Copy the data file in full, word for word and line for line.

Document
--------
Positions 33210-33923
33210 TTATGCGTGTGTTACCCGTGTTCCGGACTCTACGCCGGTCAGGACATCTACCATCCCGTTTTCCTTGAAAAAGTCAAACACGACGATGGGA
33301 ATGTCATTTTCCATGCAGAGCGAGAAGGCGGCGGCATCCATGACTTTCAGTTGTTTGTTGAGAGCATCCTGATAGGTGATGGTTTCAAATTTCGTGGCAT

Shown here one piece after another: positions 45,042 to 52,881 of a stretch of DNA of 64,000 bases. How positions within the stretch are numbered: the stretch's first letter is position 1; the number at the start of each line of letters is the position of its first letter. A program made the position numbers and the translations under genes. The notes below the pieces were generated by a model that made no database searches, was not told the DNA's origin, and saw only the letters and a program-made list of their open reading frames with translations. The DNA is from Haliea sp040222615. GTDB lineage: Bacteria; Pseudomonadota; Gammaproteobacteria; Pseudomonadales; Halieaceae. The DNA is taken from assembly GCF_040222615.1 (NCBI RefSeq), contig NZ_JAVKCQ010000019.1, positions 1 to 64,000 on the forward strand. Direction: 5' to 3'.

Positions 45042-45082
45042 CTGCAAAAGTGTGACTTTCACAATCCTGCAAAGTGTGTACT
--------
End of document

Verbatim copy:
Positions 33210-33923
33210 TTATGCGTGTGTTACCCGTGTTCCGGACTCTACGCCGGTCAGGACATCTACCATCCCGTTTTCCTTGAAAAAGTCAAACACGACGATGGGA
33301 ATGTCATTTTCCATGCAGAGCGAGAAGGCGGCGGCATCCATGACTTTCAGTTGTTTGTTGAGAGCATCCTGATAGGTGATGGTTTCAAATTTCGTGGCAT

Shown here one piece after another: positions 45,042 to 52,881 of a stretch of DNA of 64,000 bases. How positions within the stretch are numbered: the stretch's first letter is position 1; the number at the start of each line of letters is the position of its first letter. A program made the position numbers and the translations under genes. The notes below the pieces were generated by a model that made no database searches, was not told the DNA's origin, and saw only the letters and a program-made list of their open reading frames with translations. The DNA is from Haliea sp040222615. GTDB lineage: Bacteria; Pseudomonadota; Gammaproteobacteria; Pseudomonadales; Halieaceae. The DNA is taken from assembly GCF_040222615.1 (NCBI RefSeq), contig NZ_JAVKCQ010000019.1, positions 1 to 64,000 on the forward strand. Direction: 5' to 3'.

Positions 45042-45082
45042 CTGCAAAAGTGTGACTTTCACAATCCTGCAAAGTGTGTACT